Something as simple as leaving a bed unmade during the day can remove moisture from the sheets and mattress so the mites will dehydrate and eventually die.

While we’re sleeping we sweat and shed skin cells creating a damp and humid atmosphere where dust mites thrive. When you get up and make your bed, you retain the moisture that would otherwise dry out if the bed remained unmade.

How to help keep dust mites away

While it’s impossible to eliminate dust mites from your home, you can help reduce the numbers.

  • Allow your bed to air out 1 – 2 hours before making it.
  • Open the blinds and even windows in your bedroom if it’s nice out.
  • If you have a ceiling fan, use it to circulate air.
  • Wash your bedding once a week (every two weeks at the most).
  • Use the hottest water setting on your washer to wash sheets, pillowcases, and blankets.
  • If you have bedding that you can’t wash, run it through a 20-minute heat cycle in the dryer on a medium-high setting.
  • Use allergen-proof mattress covers and pillow protectors.

After I get up in the morning, I pull the covers back to the foot of the bed. I open the blinds to let the sunshine in. If it’s pretty outside, I open my windows and let the fan run to create a gentle breeze. Doing this helps keep your bed feeling and smelling fresh until your next change of sheets.

I leave the room like this while I see Pete off to work. Then I eat breakfast and have my morning devotions + quiet time. When I’m done, I go back, get dressed, and make the bed. This routine allows the bed to air out for at least two hours. If it hasn’t been two hours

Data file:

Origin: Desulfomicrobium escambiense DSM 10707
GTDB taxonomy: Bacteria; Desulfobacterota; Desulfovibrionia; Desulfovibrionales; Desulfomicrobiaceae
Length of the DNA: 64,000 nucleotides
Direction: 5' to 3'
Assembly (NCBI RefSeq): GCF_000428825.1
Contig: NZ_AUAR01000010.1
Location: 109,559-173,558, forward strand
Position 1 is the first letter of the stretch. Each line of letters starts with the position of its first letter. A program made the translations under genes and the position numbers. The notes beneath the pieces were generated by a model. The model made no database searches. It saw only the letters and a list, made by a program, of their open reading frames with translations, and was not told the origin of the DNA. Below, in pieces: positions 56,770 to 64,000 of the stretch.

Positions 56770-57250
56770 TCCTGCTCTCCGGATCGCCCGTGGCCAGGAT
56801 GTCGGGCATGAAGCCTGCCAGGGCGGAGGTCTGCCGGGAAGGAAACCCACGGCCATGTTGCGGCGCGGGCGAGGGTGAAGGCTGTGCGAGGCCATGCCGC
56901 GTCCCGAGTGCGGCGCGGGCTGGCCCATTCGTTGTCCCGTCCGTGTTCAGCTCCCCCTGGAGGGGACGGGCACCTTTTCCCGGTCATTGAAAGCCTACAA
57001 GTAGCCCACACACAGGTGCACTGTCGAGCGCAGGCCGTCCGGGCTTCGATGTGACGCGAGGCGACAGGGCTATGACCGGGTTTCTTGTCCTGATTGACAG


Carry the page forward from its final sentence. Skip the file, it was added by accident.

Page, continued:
If you have to leave for work, instead of making your bed right away, go through your morning routine, and make your bed right before you leave the house. Making your bed as the last part of your routine can give you at least an hour of airing out time. That’s better than nothing.

(A little note: Since the lighting was best in our guest room I took the pictures there.)

If you suffer from allergies, dust mites may be causing them. They have eight legs making them anthropods like spiders, and they are too small to see with the naked eye.

The Asthma and Allergy Foundation of America has a list of all the symptoms that can come from dust mite allergies.

My great-grandma was doing it right all along

Mornings at Mama Minnie’s old drafty farmhouse weren’t much different from mine. They raised the windows first thing and let the rooms and beds air out until after breakfast.

Then my great Aunt Elizabeth (Mama Minnie’s daughter who never married) went to each bedroom, closed the windows, and make all the beds.

That my friend is why it’s okay to make your bed or not. Heck, this may cause you to never make your bed again.

You might also like:

How to Have a Clean Kitchen in 9 Easy Steps

For more information on keeping up a house check out Home Comforts.

Pinterest graphic of an unmade bed with the covers strewn about.

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  1. Evie Ayers says:

    Got a great idea !!! Which many do not know? When we wake up in the morning, we need to pay attention to some things, which are very important for our health. Here is a healthy bed that I have been looking for for a long time. I am glad to read this article. Now, I’ll share this post with my friends. Good luck!! Good Health!!!

  2. I like to occasionally use a spray I make from rubbing alcohol and essential oils. I spritz it over the mattress right after I strip it on days I wash bedding. (Alcohol isn’t good to breathe, so don’t overdo it!)